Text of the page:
Within the hierarchy of the seven types of waste, we say that overproduction does the most harm, as it consumes resources needlessly and multiplies the other wastes because we are doing more. By the same token, the least harmful waste is the waste of waiting. It is better to have people sitting idle because there is nothing to work on. It is even better if they are cross-trained and able to help upstream or downstream. It is great when they spend idle time on innovation, improvement, tidying up or anything other than busywork. This is only the “right amount of slack” when waiting is by design, or when waiting is clearly highlighted and escalated as an abnormality.

What is the right amount of slack? This depends on the specific system we are talking about. If all money spent in the world was only for strict survival necessities, we wouldn’t have much of a global economy. A significant portion of consumer spending is on so-called slack: leisure, entertainment, attire, luxury goods, various vices. Business enterprises must both reduce cost in existing operations as well as make some speculative investments for future growth. Project teams and knowledge workers who load their work to more than 80% of their max capacity experience errors and delays. Production systems in which people work on one thing at a time and experience occasional idleness outperform systems that aim to keep everyone busy building and managing WIP, in terms of overall cost. Humans need vacation, sleep, idle time and some body fat in order to function best. Rather than relentlessly removing all slack, we need to grasp the nature of the system and how it relies on slack to function at its best.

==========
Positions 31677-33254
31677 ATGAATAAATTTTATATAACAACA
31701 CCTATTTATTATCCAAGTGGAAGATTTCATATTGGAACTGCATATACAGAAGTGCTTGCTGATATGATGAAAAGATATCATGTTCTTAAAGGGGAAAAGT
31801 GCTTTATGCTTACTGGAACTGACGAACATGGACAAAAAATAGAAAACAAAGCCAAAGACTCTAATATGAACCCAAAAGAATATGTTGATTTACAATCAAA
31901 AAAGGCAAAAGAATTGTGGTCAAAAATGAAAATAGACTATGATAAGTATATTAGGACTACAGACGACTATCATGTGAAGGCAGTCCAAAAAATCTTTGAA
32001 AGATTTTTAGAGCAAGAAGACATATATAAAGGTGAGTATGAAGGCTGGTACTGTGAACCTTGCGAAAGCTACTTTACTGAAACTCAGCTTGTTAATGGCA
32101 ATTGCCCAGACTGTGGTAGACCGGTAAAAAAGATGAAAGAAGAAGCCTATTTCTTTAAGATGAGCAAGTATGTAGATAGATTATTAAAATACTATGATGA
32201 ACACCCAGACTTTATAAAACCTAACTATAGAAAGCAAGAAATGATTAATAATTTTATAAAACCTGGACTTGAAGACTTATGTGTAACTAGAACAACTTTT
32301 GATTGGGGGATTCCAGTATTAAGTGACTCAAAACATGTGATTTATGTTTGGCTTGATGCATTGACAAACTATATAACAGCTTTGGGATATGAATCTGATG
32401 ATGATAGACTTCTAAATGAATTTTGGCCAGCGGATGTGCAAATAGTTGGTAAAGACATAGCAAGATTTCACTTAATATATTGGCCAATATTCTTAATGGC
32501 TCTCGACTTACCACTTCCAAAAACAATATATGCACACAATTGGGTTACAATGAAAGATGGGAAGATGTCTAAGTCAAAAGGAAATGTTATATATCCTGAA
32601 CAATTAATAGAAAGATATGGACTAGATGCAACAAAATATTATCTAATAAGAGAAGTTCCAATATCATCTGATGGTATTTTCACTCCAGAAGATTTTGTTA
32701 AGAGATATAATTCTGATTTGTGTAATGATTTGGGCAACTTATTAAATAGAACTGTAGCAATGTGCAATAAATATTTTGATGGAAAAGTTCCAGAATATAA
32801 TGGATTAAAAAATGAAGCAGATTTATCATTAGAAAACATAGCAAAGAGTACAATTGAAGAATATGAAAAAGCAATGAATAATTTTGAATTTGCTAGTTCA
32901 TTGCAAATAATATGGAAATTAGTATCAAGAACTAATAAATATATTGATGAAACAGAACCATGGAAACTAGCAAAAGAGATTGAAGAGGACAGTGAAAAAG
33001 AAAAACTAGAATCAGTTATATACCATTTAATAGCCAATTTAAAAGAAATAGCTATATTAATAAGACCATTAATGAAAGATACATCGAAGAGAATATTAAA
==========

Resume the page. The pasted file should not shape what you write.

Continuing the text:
1. Jack Vinson

    February 25, 2019 - 9:17 am

    Good stuff, Jon. As you say, “slack” is so often thought of as a negative. But the reality of our world is that there is variability / unpredictability.

    If we “optimize” everyone according a rule that “slack is bad” (always be busy), then any variation in the system will throw it into chaos. We must have slack/buffers/shock absorbers to protect from this variation in order for the system to remain relatively stable.